Fortunately, you were taught to look at data systematically, state goals and objectives, analyze data, and document details in writing. You can learn to adapt these skills to look at your work as a business: do marketing research about current and future markets and your competition; define your work, including niches; write a formal business plan, including a provision for outcome assessments; publicize your work; and after assessing outcomes, revise and fine-tune.  I prefer to teach most of these business skills in a workshop format, with supervised practice, so this article will focus on one essential aspect of business, promoting your work.

      Regardless what entrepreneurial work you do, you have to let people know about it.  They will not beat a path to your door, without knowing where you door is, why they should go there, and why your services or products are worth their cost. 

      Word-of-mouth recommendations and networking can be effective, but are limited to those who know you and know people who need what you provide.  Potential clients are likely to want information about you, including details the recommender may not have.

          Brochures contain substantial information, but are static and stale as soon as their ink dries.  They require storage space. To get them to potential clients and book readers, they must be carried or mailed (with postage costs).  By the time they are received, potential clients may have gone to your competition.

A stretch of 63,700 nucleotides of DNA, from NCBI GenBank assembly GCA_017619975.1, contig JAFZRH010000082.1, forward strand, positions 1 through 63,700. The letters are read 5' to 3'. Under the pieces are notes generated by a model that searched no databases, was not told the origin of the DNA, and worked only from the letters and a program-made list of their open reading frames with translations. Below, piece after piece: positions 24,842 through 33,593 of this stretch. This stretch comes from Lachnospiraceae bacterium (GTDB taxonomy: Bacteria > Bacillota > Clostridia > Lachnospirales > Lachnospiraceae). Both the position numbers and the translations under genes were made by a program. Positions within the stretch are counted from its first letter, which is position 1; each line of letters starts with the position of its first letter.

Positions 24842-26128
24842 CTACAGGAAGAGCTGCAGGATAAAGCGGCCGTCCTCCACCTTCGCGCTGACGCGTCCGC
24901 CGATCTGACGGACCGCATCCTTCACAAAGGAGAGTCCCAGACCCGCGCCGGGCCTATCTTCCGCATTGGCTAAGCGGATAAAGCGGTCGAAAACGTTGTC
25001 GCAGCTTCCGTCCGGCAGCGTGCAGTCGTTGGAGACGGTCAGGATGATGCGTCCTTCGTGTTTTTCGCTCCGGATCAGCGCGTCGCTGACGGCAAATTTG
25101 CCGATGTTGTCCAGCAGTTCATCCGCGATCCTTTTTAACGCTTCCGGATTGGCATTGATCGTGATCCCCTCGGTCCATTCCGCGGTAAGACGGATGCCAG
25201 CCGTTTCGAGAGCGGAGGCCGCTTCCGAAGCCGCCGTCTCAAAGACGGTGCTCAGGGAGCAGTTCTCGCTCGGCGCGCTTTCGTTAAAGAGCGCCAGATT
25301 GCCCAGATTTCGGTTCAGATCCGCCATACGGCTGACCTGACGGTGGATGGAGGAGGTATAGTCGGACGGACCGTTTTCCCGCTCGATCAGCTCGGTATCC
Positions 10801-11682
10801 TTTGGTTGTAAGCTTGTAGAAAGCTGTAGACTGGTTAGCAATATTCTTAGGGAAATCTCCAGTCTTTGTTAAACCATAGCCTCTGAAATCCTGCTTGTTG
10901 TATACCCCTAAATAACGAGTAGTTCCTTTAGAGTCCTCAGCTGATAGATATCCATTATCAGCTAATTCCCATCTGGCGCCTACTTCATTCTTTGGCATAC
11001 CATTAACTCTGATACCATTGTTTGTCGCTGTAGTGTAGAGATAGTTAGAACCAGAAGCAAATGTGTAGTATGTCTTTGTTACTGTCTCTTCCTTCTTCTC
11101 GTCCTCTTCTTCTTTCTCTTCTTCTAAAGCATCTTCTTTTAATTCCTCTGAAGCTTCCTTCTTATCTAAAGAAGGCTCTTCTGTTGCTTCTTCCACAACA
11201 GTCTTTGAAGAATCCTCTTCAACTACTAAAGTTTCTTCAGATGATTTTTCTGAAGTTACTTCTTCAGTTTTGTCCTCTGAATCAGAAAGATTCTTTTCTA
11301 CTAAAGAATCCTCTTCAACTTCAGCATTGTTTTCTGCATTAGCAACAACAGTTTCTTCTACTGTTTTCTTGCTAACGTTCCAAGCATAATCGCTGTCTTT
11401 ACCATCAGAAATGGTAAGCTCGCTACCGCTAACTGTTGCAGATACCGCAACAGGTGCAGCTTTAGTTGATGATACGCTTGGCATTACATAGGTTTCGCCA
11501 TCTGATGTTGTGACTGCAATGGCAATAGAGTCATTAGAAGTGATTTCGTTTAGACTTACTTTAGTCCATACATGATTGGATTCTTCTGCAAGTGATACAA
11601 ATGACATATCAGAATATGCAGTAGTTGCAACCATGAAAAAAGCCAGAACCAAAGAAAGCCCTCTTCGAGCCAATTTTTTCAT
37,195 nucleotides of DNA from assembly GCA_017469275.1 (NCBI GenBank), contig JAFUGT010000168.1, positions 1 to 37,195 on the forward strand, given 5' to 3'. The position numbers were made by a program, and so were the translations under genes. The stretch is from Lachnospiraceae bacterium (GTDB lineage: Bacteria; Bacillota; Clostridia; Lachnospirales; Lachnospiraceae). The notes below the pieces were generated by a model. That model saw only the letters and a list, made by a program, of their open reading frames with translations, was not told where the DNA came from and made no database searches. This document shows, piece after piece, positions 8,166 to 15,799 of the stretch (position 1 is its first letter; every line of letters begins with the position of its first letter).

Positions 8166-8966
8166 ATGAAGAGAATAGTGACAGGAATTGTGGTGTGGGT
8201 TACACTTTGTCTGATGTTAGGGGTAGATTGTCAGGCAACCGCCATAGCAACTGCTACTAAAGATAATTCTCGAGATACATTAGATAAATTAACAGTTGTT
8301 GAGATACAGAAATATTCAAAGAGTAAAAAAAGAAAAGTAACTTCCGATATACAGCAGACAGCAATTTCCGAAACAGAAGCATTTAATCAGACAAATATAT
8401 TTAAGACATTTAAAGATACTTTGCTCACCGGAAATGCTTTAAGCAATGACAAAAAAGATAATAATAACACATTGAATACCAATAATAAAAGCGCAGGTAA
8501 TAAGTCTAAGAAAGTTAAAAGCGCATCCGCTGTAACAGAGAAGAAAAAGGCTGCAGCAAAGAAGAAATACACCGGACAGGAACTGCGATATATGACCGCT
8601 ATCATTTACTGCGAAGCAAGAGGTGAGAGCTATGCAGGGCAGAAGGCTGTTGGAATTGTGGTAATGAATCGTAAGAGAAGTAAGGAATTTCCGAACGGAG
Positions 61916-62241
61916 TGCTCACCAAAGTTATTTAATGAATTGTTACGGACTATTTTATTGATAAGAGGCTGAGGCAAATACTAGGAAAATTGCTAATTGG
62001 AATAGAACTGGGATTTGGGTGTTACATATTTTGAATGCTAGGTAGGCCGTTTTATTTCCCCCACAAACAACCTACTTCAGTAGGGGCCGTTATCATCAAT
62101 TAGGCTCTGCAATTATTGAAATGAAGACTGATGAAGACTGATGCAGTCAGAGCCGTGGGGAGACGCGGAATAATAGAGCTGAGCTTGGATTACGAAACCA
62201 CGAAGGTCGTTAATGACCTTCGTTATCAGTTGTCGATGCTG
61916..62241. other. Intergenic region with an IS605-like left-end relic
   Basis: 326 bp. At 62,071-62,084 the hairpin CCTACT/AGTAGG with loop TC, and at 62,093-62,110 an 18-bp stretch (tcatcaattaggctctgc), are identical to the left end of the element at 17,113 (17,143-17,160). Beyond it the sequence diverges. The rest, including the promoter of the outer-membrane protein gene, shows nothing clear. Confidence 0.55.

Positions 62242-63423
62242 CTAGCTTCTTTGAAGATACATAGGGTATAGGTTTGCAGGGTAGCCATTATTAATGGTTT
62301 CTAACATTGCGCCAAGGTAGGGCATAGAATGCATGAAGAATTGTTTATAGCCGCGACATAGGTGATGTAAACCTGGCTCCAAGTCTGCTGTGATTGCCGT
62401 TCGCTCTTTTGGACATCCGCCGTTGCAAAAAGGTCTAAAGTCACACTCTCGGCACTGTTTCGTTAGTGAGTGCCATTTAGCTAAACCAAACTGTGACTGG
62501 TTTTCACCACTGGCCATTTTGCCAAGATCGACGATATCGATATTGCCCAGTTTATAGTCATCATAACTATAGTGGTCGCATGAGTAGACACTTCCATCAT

Direct mail used to be considered good if it had a 2% response rate.  Now that people are inundated with unsolicited spam e-mail that they filter out and snail mail they discard unread, the response rate for direct mail is even less.

      Directories, as the word implies, direct people to your door.  However, they do not provide enough information about why people should use your services or read your books or show why you stand out from the competition. 

      Paid ads are a mainstay, although as with direct mail, people may be so inundated that they tune them out.  Ads can be prohibitively expensive for psychologists.

      It is essential to convey abundant information cost-effectively.  To decide that you are the expert they need, it is important to see your credentials and experience; samples of your advice and if books, read excerpts and reviews; and your special qualities that convey comfort, trust, and rapport.  Your own web site does that uniquely well.  Furthermore, a web site enables directories, cards, and ads to save space by listing its address where people find a tremendous amount of information about you and your work.